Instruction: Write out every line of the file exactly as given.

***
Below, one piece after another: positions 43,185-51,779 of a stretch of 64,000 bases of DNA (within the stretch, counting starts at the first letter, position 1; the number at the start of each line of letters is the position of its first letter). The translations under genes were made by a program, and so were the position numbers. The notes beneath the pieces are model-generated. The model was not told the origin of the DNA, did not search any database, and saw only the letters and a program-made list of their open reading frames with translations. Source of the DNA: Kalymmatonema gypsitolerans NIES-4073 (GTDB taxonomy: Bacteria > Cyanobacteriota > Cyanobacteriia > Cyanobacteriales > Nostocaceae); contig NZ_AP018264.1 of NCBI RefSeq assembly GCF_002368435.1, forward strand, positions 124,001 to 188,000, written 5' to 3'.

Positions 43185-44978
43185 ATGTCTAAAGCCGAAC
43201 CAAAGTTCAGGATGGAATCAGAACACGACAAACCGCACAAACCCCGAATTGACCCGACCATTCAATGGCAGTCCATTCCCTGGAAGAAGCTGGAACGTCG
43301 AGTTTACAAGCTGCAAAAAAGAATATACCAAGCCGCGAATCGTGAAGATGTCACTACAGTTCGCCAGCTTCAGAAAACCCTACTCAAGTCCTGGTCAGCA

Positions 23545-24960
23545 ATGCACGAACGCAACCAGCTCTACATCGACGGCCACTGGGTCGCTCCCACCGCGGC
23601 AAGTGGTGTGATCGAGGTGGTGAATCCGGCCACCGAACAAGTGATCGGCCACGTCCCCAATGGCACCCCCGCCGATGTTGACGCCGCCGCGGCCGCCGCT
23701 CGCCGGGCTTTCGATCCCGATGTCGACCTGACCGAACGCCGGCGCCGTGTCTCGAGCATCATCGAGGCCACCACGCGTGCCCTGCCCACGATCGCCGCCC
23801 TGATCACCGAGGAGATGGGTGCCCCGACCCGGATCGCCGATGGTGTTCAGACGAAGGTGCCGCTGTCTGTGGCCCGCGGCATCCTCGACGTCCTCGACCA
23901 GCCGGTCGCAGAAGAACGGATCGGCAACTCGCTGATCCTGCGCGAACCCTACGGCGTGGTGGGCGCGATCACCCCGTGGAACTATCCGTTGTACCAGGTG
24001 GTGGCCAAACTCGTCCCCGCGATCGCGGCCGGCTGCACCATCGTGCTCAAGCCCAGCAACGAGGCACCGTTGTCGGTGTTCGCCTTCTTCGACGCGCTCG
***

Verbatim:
Below, one piece after another: positions 43,185-51,779 of a stretch of 64,000 bases of DNA (within the stretch, counting starts at the first letter, position 1; the number at the start of each line of letters is the position of its first letter). The translations under genes were made by a program, and so were the position numbers. The notes beneath the pieces are model-generated. The model was not told the origin of the DNA, did not search any database, and saw only the letters and a program-made list of their open reading frames with translations. Source of the DNA: Kalymmatonema gypsitolerans NIES-4073 (GTDB taxonomy: Bacteria > Cyanobacteriota > Cyanobacteriia > Cyanobacteriales > Nostocaceae); contig NZ_AP018264.1 of NCBI RefSeq assembly GCF_002368435.1, forward strand, positions 124,001 to 188,000, written 5' to 3'.

Positions 43185-44978
43185 ATGTCTAAAGCCGAAC
43201 CAAAGTTCAGGATGGAATCAGAACACGACAAACCGCACAAACCCCGAATTGACCCGACCATTCAATGGCAGTCCATTCCCTGGAAGAAGCTGGAACGTCG
43301 AGTTTACAAGCTGCAAAAAAGAATATACCAAGCCGCGAATCGTGAAGATGTCACTACAGTTCGCCAGCTTCAGAAAACCCTACTCAAGTCCTGGTCAGCA

Positions 23545-24960
23545 ATGCACGAACGCAACCAGCTCTACATCGACGGCCACTGGGTCGCTCCCACCGCGGC
23601 AAGTGGTGTGATCGAGGTGGTGAATCCGGCCACCGAACAAGTGATCGGCCACGTCCCCAATGGCACCCCCGCCGATGTTGACGCCGCCGCGGCCGCCGCT
23701 CGCCGGGCTTTCGATCCCGATGTCGACCTGACCGAACGCCGGCGCCGTGTCTCGAGCATCATCGAGGCCACCACGCGTGCCCTGCCCACGATCGCCGCCC
23801 TGATCACCGAGGAGATGGGTGCCCCGACCCGGATCGCCGATGGTGTTCAGACGAAGGTGCCGCTGTCTGTGGCCCGCGGCATCCTCGACGTCCTCGACCA
23901 GCCGGTCGCAGAAGAACGGATCGGCAACTCGCTGATCCTGCGCGAACCCTACGGCGTGGTGGGCGCGATCACCCCGTGGAACTATCCGTTGTACCAGGTG
24001 GTGGCCAAACTCGTCCCCGCGATCGCGGCCGGCTGCACCATCGTGCTCAAGCCCAGCAACGAGGCACCGTTGTCGGTGTTCGCCTTCTTCGACGCGCTCG